From the poverty ridden streets of India to the far reaching horizons of the Great Wall of China, science teacher Andy Willats has touched nearly every corner of the world, by traveling to over 60 countries. Willats plans to confront an unexplored aspect of travel next year, by caravanning through Europe with his wife, math teacher Auban Willats, and two daughters, ages 8 and 11.
“The plans are a little fluid now, but the general plan is to let our girls realize that there are other cultures out there, especially growing up in Piedmont, which can be a bit homogenous,” Willats said.
Willats said that his travel experiences gave him the desire to travel with his family.
“I have done a lot of traveling myself, and found it to be very eye-opening and impactful to my worldview,” Willats said.
Willats said he has decided to give his girls a similar experience, since the timing worked for him to take a leave of absence for a year.
“My wife is resigning, and my older daughter is going into the year before middle school, where the academics become a little more rigorous,” Willats said. “The timing just really worked out for my family.”
Even though his kids will miss one year of school, they will experience some of the history and science they would learn in person, Willats said.
“Seeing Roman ruins and the places where emperors were walking will help make their learning more concrete later,” Willats said.
The educational opportunities continue into cultural knowledge as well.
“So much of western culture derives from Western Europe,” Willats said. “I won’t expect my girls to appreciate it at this point, but just gaining this exposure will help them understand the extent of European influences.”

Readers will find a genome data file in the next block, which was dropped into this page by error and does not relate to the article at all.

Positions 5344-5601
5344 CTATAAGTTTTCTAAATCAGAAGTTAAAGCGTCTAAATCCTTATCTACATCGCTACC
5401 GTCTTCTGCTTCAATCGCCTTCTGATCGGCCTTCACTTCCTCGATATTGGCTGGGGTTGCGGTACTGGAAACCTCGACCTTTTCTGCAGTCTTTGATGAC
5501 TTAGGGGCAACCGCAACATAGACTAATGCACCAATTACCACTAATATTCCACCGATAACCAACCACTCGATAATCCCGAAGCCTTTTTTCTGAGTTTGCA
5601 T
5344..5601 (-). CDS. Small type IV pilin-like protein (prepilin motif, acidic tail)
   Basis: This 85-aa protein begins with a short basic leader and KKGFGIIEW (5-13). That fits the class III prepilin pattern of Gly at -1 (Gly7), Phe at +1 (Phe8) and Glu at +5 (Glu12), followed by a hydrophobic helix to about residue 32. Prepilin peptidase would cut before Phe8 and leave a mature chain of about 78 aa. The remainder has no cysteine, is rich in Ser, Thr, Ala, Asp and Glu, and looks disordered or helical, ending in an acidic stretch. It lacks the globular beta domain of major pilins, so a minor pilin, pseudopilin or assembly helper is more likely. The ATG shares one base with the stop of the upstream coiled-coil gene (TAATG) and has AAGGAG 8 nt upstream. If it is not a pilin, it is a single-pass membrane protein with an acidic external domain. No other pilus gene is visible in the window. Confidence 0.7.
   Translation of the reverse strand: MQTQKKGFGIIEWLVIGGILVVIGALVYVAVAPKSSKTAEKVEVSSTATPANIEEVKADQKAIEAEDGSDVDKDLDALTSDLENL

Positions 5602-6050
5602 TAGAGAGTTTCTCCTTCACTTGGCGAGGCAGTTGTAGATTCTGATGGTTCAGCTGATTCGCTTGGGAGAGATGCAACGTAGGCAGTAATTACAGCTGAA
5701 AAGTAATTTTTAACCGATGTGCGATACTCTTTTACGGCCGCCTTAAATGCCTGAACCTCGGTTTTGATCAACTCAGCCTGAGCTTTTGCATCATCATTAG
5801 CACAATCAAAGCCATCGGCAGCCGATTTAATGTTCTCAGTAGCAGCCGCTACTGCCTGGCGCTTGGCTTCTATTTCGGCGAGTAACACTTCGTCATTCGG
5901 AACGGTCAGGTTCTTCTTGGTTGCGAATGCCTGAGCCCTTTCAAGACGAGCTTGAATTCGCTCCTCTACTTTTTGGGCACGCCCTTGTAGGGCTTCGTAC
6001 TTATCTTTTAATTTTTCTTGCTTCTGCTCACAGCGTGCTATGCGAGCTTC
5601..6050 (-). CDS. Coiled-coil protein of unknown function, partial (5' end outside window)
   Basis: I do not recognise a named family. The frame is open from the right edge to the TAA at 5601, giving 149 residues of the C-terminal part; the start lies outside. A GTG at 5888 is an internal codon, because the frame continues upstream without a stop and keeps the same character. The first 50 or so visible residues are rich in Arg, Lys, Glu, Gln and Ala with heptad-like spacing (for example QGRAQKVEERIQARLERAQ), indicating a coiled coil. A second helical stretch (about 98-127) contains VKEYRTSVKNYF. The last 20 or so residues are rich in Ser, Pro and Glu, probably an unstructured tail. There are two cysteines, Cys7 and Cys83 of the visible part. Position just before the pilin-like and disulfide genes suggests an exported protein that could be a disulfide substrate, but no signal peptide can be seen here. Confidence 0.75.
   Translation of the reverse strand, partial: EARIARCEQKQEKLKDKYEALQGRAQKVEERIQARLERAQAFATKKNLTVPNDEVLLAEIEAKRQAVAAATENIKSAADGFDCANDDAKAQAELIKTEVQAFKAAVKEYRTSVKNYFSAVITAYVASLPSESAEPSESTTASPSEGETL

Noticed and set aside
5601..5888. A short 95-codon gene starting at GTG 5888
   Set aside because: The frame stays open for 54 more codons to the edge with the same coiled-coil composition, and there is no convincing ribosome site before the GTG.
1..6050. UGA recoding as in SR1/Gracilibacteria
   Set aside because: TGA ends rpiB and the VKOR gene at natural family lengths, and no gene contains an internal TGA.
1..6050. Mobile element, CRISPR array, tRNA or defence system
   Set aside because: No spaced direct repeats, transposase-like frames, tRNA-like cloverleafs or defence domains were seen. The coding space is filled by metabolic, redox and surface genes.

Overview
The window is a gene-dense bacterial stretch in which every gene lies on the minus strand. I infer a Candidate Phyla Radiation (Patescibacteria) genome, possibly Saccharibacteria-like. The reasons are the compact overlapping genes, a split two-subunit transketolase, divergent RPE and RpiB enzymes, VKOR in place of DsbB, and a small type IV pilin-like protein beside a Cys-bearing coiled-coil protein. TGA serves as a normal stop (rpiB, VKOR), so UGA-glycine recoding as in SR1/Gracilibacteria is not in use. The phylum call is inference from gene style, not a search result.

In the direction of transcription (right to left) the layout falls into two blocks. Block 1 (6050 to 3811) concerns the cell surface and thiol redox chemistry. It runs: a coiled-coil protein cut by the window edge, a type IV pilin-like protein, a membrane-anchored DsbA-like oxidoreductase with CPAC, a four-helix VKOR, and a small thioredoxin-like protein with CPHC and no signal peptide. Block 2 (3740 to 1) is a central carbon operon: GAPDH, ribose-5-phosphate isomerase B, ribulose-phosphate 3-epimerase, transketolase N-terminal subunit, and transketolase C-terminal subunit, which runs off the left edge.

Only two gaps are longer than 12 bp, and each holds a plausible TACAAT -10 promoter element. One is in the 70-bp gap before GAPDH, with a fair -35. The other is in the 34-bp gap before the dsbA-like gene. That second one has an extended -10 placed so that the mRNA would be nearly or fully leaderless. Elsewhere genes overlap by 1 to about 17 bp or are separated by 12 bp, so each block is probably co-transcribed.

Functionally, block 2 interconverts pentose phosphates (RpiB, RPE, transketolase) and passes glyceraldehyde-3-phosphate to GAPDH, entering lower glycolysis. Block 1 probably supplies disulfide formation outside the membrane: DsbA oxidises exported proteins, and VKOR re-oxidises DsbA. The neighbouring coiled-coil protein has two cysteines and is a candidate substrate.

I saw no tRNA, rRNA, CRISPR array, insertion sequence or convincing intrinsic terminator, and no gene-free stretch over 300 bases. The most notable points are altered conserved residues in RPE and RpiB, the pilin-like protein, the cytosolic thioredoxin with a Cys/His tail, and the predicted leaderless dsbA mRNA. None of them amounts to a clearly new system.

One such European influence prevalent in Willats’ life is his family lineage.
“We have family in Denmark, and there’s a barn there that goes back to 1699 that was in our family,” Willats said. “I’d like to tell them that this is ours, and this is a part of our family.”
This desire to display his family roots originated from the cultural variety in where we live, Willats said.
“We have a lot of different cultural backgrounds here, so I think it’s important for my kids to understand their cultural backgrounds as well,” Willats said.
Cultural diversity is something Willats has been able to experience first hand through his travels.
“The religion in India is everywhere,” Willats said. “You are steeped in the culture; the colors and the smells are distinctly indian.”
Willats also gained exposure to cultural variety in his travels through Southeast Asia.
“I traveled very close to the ground, so I got around by foot and by bus, and stayed in not so nice hotels,” Willats said. “ I got a really good sense of those places, and changed how I think about things.”
Willats said that his change in mindset relates to his expectations of foreign environments.
“You often go into travel with fears that are often baseless, and there are also fears that are realistic,” Willats said. “But there are always surprises and things that you don’t expect.”
Sharing experiences together through travel is one of the best things you can do, Willats said.
“These experiences open up ideas to you, and open your eyes to things you wouldn’t otherwise notice,” Willats said.
Not only does travel open you to new things, but also changes the way you see those things, Willats said.
“Eating different foods and seeing different celebrations really gains to your world view,” Willats said.
Another impact to Willats’’s world view were his travels through poverty ridden areas.
“Seeing poverty was hard, but it was also an opportunity for personal growth,” Willats said.
Willats advocates others to travel and explore various sectors of the wide variety the world has to offer.
“Traveling is one of the most impactful things you can have,” Willats said.